Determinants of Source Loyalty in Buyer-Seller Relationships
A significant change is occurring in the way a growing number of organizations manage their input acquisition strategy. Some purchasing managers are being asked by their organizations to shift from the more traditional "arms-length" relationships with their suppliers to a newer, closer, "relationship-building" approach. While both practitioners and academicians are interested in this new focus on buyer-seller relationships, as evidenced from their writings in the trade and professional journals, much of the early work has been descriptive and conceptual. Empirical evidence appears to be limited concerning some of the characteristics of this new type of relationship - for instance, the factors that contribute to source loyalty or the association between relationship length and loyalty.
This article develops hypotheses about these and other issues relating to these close relationships and tests them in two different settings. The results provide useful insights into the changing nature of buyer-seller relationships.
Anecdotal evidence continues to mount suggesting that U.S. firms are reducing the number of suppliers they use in an attempt to build closer ties with fewer, more trusted suppliers. For instance, in the apparel industry, clothing makers like Haggar and Wrangler are using a system called "linkage" to work closely with textile manufacturers to eliminate redundant quality inspections and warehousing and inventory costs. The main benefit of these collaborative relationships to buyers appears to be that they offer cost savings and more flexible use of assets, without the fear of nonperformance or opportunistic behavior by suppliers. Additionally, the increasing globalization of markets has resulted in a renewed focus on quality, as well as costs, and flexibility to meet the international competition. Increased use of off-shore suppliers and innovations like the just-in-time procurement system are resulting in a reevaluation of the traditional "arms length" relationships between buyers and suppliers. A number of researchers point out, for example, that in order for just-in-time relationships to be mutually beneficial, close coordination of inventory and production management systems between buyer and supplier is necessary.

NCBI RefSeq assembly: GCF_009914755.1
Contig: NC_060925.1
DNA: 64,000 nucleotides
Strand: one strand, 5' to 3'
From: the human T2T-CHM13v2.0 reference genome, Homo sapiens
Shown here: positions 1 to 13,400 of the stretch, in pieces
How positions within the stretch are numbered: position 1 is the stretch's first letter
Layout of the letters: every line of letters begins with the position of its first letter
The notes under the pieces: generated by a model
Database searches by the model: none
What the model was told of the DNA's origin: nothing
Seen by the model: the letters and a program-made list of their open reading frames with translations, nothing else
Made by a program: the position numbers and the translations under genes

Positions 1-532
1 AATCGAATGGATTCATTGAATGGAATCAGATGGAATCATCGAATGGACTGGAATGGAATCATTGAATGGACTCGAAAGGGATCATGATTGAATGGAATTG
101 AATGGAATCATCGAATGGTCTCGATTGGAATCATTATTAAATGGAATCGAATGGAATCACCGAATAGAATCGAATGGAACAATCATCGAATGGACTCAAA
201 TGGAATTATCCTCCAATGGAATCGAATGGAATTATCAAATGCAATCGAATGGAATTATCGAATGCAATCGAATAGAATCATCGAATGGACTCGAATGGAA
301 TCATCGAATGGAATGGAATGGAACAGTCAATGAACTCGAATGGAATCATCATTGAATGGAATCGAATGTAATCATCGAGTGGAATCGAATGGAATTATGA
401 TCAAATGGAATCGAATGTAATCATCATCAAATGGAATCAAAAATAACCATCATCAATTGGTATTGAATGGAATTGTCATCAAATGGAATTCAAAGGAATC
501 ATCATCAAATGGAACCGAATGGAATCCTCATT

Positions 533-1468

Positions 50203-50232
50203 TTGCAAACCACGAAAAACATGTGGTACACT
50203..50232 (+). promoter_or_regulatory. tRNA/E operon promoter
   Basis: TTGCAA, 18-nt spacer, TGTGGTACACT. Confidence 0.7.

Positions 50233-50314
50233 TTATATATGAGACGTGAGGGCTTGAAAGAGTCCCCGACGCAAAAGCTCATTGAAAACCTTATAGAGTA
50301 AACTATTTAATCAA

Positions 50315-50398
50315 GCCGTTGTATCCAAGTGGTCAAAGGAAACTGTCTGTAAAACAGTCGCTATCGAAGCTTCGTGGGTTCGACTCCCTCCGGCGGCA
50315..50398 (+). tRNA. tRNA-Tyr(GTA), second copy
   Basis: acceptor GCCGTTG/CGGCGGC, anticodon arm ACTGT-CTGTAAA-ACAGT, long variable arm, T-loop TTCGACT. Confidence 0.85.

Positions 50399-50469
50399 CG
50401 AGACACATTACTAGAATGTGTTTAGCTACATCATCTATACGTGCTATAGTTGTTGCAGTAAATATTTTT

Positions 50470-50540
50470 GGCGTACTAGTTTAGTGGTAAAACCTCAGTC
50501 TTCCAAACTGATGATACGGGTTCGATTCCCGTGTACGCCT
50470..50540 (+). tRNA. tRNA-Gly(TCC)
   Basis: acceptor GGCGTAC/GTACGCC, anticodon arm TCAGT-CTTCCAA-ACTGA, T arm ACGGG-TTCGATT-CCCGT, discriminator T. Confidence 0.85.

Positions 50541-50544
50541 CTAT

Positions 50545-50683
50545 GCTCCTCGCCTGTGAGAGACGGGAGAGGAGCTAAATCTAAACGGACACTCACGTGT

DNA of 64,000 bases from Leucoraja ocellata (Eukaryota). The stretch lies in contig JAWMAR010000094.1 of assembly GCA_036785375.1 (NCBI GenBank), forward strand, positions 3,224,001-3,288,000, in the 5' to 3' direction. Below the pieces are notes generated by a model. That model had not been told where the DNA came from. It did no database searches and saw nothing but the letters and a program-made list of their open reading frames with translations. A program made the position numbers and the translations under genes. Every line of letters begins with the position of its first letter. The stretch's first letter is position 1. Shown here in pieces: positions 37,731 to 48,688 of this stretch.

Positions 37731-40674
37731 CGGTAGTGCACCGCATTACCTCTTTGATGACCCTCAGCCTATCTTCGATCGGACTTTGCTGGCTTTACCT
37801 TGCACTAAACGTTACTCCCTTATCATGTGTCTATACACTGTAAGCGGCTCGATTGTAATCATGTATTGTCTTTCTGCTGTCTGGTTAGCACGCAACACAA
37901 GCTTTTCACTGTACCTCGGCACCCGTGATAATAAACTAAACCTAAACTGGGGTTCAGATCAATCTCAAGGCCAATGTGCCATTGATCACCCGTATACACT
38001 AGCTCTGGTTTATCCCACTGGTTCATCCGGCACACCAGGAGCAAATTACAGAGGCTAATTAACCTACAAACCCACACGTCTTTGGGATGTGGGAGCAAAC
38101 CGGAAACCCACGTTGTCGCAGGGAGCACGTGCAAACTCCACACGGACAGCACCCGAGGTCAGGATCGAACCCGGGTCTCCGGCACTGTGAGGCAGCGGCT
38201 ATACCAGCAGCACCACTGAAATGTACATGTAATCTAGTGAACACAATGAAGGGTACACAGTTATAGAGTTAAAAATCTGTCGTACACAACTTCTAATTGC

In this rapidly changing landscape, buyer-seller relationships are undergoing some very significant changes. Much of the early work in the area focused on the analysis of "a single discrete purchase" or on "discrete" transactions. Williamson, however, pointed to the inadequacy of this type of approach, in explaining many business relationships which are characterized by repeated and frequent interactions between the buyer and seller, against the possible backdrop of an increasingly collaborative relationship. Although the notion of collaboration is only slowly being incorporated into research in this field, some research investigating this new "relational exchange" has appeared. According to one research team, most of this research, however, is conceptual in nature, and there is very little empirical research that has investigated these close buyer-seller relationships.
This study proposes to offer some empirical evidence by studying some of the antecedents to, and outcomes of, collaborative buyer-seller relationships characterized by mutual commitment to the relationship.
The next section begins with a review of the existing literature. This discussion forms the basis for the hypotheses to be tested, which are presented in the subsequent section. This is followed by a description of the data collected, the measures used, and the results of the hypotheses tests. Finally, some conclusions and implications are offered.
ANTECEDENTS TO COMMITMENT
Buyer-seller relationships characterized by mutual commitment are those in …